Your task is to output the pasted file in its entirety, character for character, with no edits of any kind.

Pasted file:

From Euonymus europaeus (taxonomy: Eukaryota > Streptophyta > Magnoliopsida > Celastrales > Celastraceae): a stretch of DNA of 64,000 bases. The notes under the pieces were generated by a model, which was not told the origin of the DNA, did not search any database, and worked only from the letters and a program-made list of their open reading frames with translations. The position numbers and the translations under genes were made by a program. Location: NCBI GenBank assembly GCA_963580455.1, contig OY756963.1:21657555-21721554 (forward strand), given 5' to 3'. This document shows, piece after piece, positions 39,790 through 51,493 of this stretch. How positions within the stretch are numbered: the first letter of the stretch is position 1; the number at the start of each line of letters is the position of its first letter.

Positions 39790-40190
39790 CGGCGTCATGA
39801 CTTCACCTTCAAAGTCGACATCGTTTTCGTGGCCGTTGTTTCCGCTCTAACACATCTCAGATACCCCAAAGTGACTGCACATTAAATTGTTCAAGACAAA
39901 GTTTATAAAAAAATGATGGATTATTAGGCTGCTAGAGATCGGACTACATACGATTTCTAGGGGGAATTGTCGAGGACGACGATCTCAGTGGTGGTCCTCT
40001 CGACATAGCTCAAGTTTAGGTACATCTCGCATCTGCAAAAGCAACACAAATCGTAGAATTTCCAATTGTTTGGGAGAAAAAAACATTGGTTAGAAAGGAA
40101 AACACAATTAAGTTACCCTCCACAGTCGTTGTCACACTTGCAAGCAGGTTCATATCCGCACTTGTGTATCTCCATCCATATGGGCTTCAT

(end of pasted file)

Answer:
From Euonymus europaeus (taxonomy: Eukaryota > Streptophyta > Magnoliopsida > Celastrales > Celastraceae): a stretch of DNA of 64,000 bases. The notes under the pieces were generated by a model, which was not told the origin of the DNA, did not search any database, and worked only from the letters and a program-made list of their open reading frames with translations. The position numbers and the translations under genes were made by a program. Location: NCBI GenBank assembly GCA_963580455.1, contig OY756963.1:21657555-21721554 (forward strand), given 5' to 3'. This document shows, piece after piece, positions 39,790 through 51,493 of this stretch. How positions within the stretch are numbered: the first letter of the stretch is position 1; the number at the start of each line of letters is the position of its first letter.

Positions 39790-40190
39790 CGGCGTCATGA
39801 CTTCACCTTCAAAGTCGACATCGTTTTCGTGGCCGTTGTTTCCGCTCTAACACATCTCAGATACCCCAAAGTGACTGCACATTAAATTGTTCAAGACAAA
39901 GTTTATAAAAAAATGATGGATTATTAGGCTGCTAGAGATCGGACTACATACGATTTCTAGGGGGAATTGTCGAGGACGACGATCTCAGTGGTGGTCCTCT
40001 CGACATAGCTCAAGTTTAGGTACATCTCGCATCTGCAAAAGCAACACAAATCGTAGAATTTCCAATTGTTTGGGAGAAAAAAACATTGGTTAGAAAGGAA
40101 AACACAATTAAGTTACCCTCCACAGTCGTTGTCACACTTGCAAGCAGGTTCATATCCGCACTTGTGTATCTCCATCCATATGGGCTTCAT